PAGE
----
Blunder 13. Satyrman, Satyrman, Does Whatever a Satyr Can. I was battered by the hailstorm of puerile sexual reveries despite KW's proud claim in an online interview that "[p]robably the central message of the novel actually occurs in the fantasy sequences."

While KW's "tantric" sexual fantasies are bolded so they are easy to skip, they are unrelenting; the first four chapters include 29 explicit sexual fantasies in just 150 pages--a rate of one fantasy every five pages. At a reading pace of about two minutes per page, that's right on schedule since:

"Extensive research has demonstrated that the average twenty-something male has an X-rated sexual fantasy once every ten minutes." (Chloe on page 147)

"Through the male mind, every ten minutes, comes this huge erotic fantasy, and what's the poor boy to do?" (Chloe on page 215)

It seems that KW's response to Chloe's question, "what's the poor boy to do?" is to share each "X-rated ... huge erotic fantasy" with his readers. What psychological dynamic lurks behind the uninhibited, immature eroticism in Boomeritis? One correspondent has speculated that:

... weaving in the mind-space of the sexual, adolescent youngster and others--his dad--etc., seemed, well, tacky and unnecessary. Maybe that's part of being hip, but it suggested a shadow Dionysian complex that included a measure of sadism, the adolescent shocking--epater le bourgeoise--shock the middleclass mind ... a very mild form of George Carlin, who mixes his genius sensitivity for words and predicaments with what seems to me to be a potty-mouthed cynicism that I deem unnecessary and saddening. Sort of like a great musician preferring to play piano in a whorehouse.

Some may bitterly protest that this is a fictional KW in Boomeritis and not the real KW, or is it? Here's an unsettling account of the real KW that appeared in a post at the Integral Naked Forum:

I wrote in a controversial thread a long time back [1/21/2004] about visiting Ken's house with a group of students and being surprised by his pantomimed masturbation and his laughing but quite frequent requests for blowjobs from the audience. I laughed with everyone else, but at the back of my mind, I realized I was disturbed and disappointed by it, not because I don't think a guy should enjoy a blowjob!, but because it just seemed so "in your face" and odd and definitely controversial for someone who is seeking to move more into the public light, where so much controversy surrounds "gurus" and spiritual teachers already. But other people I talked to weren't bothered by it at all, so maybe he just gauged his audience correctly, realized that the conservative schmucks were few and far between, and decided to have fun. (Balder on 11/2/2004)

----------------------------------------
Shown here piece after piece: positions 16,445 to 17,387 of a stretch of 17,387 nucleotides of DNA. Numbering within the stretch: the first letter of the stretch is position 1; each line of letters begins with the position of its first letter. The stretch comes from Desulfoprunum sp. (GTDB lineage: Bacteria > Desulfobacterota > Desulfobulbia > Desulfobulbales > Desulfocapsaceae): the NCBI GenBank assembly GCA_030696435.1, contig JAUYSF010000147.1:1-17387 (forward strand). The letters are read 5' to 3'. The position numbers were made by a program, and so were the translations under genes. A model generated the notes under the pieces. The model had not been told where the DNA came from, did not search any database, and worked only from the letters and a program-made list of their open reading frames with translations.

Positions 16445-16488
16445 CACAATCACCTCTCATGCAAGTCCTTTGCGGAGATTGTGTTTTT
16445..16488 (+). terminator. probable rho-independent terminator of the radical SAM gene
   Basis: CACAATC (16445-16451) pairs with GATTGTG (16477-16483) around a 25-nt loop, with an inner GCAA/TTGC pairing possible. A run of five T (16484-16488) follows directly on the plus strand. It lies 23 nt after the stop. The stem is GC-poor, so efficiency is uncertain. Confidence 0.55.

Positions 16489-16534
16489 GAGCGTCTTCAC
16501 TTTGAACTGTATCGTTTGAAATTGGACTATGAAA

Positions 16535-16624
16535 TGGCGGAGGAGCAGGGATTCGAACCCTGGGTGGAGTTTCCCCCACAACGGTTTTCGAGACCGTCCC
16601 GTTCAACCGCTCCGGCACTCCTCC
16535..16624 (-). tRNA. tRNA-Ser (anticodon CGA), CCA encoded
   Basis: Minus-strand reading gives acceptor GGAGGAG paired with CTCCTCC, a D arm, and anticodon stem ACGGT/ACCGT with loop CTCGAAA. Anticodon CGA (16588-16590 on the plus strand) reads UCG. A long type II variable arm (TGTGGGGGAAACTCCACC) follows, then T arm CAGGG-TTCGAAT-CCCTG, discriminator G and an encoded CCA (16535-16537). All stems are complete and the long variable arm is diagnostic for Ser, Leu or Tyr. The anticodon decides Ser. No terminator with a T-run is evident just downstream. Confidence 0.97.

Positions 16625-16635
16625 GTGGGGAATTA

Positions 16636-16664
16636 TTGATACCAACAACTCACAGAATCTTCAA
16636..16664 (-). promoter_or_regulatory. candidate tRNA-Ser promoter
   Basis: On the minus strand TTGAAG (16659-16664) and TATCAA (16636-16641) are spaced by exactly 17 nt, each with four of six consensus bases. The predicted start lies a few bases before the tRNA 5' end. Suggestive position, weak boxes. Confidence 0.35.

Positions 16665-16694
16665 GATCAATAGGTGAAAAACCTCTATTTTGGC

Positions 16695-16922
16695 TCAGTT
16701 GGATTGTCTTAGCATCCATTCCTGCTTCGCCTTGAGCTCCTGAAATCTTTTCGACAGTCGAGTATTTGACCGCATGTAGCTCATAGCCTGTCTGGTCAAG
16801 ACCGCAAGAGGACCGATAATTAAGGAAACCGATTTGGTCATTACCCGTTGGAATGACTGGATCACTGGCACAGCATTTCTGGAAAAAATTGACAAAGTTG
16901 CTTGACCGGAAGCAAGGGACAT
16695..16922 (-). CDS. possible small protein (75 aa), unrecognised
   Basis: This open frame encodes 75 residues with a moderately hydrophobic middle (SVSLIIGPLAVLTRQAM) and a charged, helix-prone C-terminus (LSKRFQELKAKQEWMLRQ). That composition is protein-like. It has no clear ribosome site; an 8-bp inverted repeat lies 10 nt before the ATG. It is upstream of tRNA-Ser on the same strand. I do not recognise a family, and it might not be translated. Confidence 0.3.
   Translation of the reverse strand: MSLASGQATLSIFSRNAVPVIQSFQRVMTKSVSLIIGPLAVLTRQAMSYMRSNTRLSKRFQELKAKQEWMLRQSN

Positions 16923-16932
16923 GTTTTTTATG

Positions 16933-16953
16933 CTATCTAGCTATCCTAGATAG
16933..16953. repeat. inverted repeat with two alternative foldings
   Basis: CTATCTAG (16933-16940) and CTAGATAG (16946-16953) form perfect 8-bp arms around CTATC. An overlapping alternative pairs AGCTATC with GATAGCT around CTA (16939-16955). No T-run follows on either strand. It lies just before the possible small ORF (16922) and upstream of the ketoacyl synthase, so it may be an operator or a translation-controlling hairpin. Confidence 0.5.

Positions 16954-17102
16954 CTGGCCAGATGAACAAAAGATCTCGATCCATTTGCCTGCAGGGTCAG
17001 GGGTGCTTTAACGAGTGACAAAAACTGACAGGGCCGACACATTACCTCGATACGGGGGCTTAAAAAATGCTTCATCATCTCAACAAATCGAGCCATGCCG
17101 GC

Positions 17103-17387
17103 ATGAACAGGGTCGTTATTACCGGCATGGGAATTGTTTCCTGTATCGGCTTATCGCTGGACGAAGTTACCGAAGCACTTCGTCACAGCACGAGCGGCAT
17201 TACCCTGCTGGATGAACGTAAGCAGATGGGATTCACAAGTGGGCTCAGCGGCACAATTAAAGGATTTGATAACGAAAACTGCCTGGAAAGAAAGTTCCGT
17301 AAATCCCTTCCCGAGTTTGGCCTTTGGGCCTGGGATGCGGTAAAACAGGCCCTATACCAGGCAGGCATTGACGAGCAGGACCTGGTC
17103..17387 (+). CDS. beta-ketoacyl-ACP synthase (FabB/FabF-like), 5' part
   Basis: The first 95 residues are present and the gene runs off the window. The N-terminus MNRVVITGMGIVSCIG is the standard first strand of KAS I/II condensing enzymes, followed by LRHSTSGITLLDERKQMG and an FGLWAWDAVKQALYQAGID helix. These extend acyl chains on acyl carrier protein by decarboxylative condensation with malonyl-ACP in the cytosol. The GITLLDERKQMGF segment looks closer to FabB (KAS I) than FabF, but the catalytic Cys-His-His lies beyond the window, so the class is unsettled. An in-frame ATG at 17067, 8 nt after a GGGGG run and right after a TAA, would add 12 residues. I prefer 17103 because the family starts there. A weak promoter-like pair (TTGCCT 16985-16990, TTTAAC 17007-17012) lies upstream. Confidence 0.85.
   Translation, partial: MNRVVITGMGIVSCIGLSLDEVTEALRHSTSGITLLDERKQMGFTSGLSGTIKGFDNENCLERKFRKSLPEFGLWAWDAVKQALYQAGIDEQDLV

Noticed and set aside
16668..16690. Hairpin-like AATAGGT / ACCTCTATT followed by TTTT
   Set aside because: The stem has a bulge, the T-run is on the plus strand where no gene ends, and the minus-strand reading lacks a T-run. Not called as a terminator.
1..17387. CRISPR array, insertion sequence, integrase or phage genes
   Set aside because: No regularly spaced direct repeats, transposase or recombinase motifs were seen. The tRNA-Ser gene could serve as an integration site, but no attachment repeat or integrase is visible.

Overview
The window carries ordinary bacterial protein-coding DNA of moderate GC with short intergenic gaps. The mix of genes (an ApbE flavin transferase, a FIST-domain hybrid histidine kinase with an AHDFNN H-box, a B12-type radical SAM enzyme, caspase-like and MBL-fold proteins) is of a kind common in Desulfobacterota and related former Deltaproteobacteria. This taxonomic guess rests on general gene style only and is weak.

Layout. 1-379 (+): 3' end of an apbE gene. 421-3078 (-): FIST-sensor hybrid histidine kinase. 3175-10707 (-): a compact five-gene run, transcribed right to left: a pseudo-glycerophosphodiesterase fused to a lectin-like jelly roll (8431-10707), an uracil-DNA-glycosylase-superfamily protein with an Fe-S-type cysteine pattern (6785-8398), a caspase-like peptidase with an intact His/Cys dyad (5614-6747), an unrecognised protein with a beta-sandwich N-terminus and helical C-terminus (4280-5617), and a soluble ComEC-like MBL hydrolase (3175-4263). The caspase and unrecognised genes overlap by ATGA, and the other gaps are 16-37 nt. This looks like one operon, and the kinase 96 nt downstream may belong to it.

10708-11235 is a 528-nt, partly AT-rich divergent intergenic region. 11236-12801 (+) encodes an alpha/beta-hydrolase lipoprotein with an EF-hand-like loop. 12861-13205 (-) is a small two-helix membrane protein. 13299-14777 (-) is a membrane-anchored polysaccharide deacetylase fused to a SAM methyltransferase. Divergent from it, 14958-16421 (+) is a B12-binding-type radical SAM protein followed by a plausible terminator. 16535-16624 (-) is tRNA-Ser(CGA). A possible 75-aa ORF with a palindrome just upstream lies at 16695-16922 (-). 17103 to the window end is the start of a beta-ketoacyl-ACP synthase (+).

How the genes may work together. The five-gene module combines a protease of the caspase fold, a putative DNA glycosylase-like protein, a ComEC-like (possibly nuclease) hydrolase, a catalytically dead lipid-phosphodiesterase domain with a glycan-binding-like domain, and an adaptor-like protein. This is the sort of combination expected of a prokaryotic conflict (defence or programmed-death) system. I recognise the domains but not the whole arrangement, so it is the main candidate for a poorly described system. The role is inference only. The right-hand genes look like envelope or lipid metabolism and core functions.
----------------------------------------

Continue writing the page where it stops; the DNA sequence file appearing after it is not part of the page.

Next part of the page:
Well, I'm not going to condemn KW based solely on a hearsay account of just a single episode. As a professor once told me, "Never draw a conclusion about a population from a sample size of one," and another professor has advised me that he illustrated this very same point with the joke: "All soldiers march in single file. At least the only one I ever saw did!" But if KW's misconduct is a pattern, then I recommend that his friends promptly conduct an intervention (see Blunder 8).


Blunder 14. Let's Get Physical, Physical. On page 411, Carla Fuentes pontificates on Integral Transformative Practice:

"So let us start with the physical. This can be very simple--perhaps adopting a healthier diet. Or taking up exercise--we recommend weight lifting because its physiological benefits are far greater than any others; but it can also be swimming, jogging, hatha yoga, and so on. We find clinically that about 50% of the changes that occur in transformation actually occur at this simple physical level, so don't pooh-pooh it!" she proclaimed with a jaunty laugh.

What an amazing assertion: "about 50% of the changes that occur in transformation actually occur at this simple physical level." Where's the evidence? KW, as usual, cites no supporting evidence in the novel or his online endnotes. If these claims were true, wouldn't vegetarians, professional and amateur athletes, joggers, body builders, etc. be among the most highly evolved humans on Earth? My response to Dr. Fuentes: "Pooh-pooh," proclaimed with a jaunty laugh.

Blunder 15. Spirit's Up! Where's the Wax for My Ouija Board? Joan Hazelton lectures:

"There is considerable evidence, for example, that certain types of psychic phenomenon and paranormal powers are indeed a reality. But for every person who can actually evidence a paranormal power, there are hundreds who claim they can but in fact cannot, and we have to account for those magical beliefs that are purely superstitious." (pages 73-74)